So the next time you think about popping in a Baby Einstein video, ask yourself why you’re doing it. If you want to give your child the best educational advantage, it’s better to get down on the floor with him and stack those blocks. If you need him entertained while you take a shower, it’s better to stick him in the pack-n-play with those blocks.

Finally, just a note: as a mother, I am incredulous that people willingly believe whatever they’re told by other mothers or marketers without doing the tiniest bit of research to check the facts. How hard is it to ask your pediatrician what the AAP recommends regarding TV-watching? Most likely, you won’t even have to ask—he’ll make it a point to tell you during a checkup. Just because all the other mothers are popping in those Baby Einstein videos doesn’t mean it’s right or good.

Monday, June 18, 2007

Morning silliness

Wait--if he has that on, does that mean Anne is spitting up on her dress? Yup!

Must get MORE puzzles!

Wednesday, June 13, 2007

Too cute!

Last year he loved the horses...this year he likes to sit perfectly still on the bench and watch everything go by. It would make me incredibly dizzy, but he seems content to sit and stare.

Tuesday, June 12, 2007


I didn't realize how easy we had it with Brad and eating! He was happy to sit and wait for the next spoonful--Anne insists on helping, and you never get it in quite fast enough for her. Besides that, she hasn't quite mastered the art of pushing the food down the throat, rather than out the mouth. Plus, whereas she used to spit up milk, she now spits up milk mixed with sweet potatoes. Lovely. Anne is not the only impatient one...Mommy and Daddy can't wait to move beyond this phase!

Saturday, June 09, 2007

Double Trouble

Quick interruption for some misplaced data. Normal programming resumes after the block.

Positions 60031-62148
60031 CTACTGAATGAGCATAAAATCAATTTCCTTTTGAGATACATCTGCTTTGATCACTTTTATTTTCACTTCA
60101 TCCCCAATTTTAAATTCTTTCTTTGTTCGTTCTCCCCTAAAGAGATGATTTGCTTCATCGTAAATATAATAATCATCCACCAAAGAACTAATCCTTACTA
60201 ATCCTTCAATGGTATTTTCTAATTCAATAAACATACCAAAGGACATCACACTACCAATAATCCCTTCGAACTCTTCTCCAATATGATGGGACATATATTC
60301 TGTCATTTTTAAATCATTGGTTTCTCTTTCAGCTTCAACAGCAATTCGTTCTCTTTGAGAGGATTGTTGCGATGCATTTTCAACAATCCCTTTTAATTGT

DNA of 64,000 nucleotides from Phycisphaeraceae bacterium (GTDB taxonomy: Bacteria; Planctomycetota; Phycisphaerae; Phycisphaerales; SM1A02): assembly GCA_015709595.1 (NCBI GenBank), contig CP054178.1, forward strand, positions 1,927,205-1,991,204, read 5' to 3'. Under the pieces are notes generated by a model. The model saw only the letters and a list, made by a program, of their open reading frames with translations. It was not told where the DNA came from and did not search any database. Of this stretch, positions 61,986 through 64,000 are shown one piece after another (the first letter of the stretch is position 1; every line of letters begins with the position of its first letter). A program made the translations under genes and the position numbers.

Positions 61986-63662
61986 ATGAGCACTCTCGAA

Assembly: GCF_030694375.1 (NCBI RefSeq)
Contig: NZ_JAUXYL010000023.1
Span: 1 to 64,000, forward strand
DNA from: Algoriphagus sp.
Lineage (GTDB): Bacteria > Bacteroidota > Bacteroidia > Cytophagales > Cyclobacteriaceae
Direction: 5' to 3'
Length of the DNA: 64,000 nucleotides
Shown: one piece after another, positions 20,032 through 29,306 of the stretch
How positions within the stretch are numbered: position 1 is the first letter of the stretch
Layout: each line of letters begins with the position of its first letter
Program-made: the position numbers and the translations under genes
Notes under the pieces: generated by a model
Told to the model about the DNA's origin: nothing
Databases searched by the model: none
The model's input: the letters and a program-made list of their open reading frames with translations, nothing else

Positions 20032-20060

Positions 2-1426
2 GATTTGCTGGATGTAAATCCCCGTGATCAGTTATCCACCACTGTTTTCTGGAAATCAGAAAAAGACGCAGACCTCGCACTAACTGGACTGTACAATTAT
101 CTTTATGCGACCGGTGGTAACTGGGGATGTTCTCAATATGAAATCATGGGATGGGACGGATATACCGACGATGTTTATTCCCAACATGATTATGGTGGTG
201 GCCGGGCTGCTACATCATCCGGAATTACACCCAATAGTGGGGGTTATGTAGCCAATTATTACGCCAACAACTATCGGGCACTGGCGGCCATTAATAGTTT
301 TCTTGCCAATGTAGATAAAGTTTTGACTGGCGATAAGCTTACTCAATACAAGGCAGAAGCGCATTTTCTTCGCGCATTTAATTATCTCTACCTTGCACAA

Do you know how hard it is to get a toddler and an infant to sit still so you can take a picture of them together? I have about a dozen pairs of pictures like this--Brad sort of smiling with his fingers in his mouth, Anne looking a little drunk, and then, in the next frame, Brad bolting off somewhere while Anne looks confused. And, of course, right after this Anne spit up you know how many loads of laundry we do???

Friday, June 08, 2007


I've been agonizing for several months (okay, almost a year) about what to do with Brad's schooling. He has a late birthday (October 28th) and in some states he would be allowed to start Kindergarten at age four, going on five. In New York, where I grew up, the cutoff is still December 1st, and in Louisiana (Doug's home state) it's even later--January 1st. In either state, Brad would be one of the very youngest in the class.

However, in Maryland the cutoff is September 1st, meaning Brad would start at five, going on six, making him one of the oldest in the class. For a long time I wondered and thought about what to do--I didn't want him to be bored in class, but I didn't want him to fall behind, but I didn't want to push him if he wasn't can see where I was going with this.